Dr Malcolm Ward, chairman of the RCGP's rural forum steering group, said the plans would create problems for all GP practices. But they would be 'more extreme the more rural the practice', he said.
In the forum's response to a DoH consultation, Dr Ward said getting rid of practice boundaries will mean urban practices see a sudden increase in list size.
'This may put a strain on rural practices whose numbers become less viable, yet the remaining population will be the needy, sick, frail and elderly,' he said.
The proposals represented a 'sledgehammer to crack a nut' approach, which will fragment patient care, Dr Ward said.
The DoH consultation, launched in March, sets out four possible options to offer patients more choice.
These include allowing patients to register with any practice, but distinguish between local patients and patients registering further away; maintaining the requirement on GPs to make home visits to all patients, regardless of where they live; allowing people to register with two GP practices; or making PCTs responsible for home visiting arrangements.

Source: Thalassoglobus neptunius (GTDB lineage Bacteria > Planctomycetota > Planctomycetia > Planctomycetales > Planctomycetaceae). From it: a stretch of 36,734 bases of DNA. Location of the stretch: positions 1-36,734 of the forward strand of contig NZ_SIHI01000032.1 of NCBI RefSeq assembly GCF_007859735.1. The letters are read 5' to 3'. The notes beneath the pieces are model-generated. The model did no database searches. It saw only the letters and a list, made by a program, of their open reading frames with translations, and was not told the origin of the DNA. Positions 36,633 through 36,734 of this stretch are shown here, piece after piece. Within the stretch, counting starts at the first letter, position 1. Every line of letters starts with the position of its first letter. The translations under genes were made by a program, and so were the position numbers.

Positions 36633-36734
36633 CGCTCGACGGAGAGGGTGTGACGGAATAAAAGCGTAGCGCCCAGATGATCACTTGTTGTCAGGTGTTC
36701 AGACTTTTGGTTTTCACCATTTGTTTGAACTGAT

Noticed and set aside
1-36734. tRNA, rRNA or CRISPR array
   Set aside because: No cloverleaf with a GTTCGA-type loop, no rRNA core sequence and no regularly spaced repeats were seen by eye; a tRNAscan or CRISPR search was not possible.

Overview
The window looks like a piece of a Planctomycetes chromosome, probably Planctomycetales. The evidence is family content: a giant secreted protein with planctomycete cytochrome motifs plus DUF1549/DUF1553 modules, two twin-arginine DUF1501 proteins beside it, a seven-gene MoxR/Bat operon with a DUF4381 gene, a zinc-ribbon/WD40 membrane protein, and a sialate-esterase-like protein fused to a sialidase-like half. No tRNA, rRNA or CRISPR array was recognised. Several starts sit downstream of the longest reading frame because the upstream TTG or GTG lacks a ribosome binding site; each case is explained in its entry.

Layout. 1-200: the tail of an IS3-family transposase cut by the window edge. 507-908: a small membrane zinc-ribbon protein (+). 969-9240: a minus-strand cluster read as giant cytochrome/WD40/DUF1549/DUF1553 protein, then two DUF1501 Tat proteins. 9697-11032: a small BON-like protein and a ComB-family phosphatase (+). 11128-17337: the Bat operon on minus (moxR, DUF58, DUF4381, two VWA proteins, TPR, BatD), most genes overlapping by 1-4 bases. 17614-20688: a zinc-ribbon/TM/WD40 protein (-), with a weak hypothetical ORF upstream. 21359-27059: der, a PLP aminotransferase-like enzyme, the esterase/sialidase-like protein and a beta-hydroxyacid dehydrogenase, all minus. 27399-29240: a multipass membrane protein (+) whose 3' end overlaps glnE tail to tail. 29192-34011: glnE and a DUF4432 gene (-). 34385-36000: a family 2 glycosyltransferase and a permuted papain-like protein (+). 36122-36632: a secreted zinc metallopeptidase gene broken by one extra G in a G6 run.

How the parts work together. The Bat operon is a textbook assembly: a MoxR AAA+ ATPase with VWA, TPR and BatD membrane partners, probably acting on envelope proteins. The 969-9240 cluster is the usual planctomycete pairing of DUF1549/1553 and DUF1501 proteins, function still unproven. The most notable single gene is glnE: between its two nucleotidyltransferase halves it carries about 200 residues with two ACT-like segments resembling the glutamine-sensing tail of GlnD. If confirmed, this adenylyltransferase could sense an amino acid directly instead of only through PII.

But Dr Ward added that all of the proposals would increase the demand on ambulance services and secondary care.
'The patient who chooses to register with a distant practice, but becomes suddenly ill is likely to rely on emergency services rather than attend the chosen distant practices,' he said.
Dr Ward said there were 'more practical and cost effective solutions'. PCTs could be given the power to encourage practices to have more flexible boundaries in areas where there are problems, or incentivise practices to provide extended hours where there is a need.
He added: 'There are already options in place to cater for the needs of the working well who want to choose when and where they consult a GP, such as walk-in centres, or extended GP surgery hours.'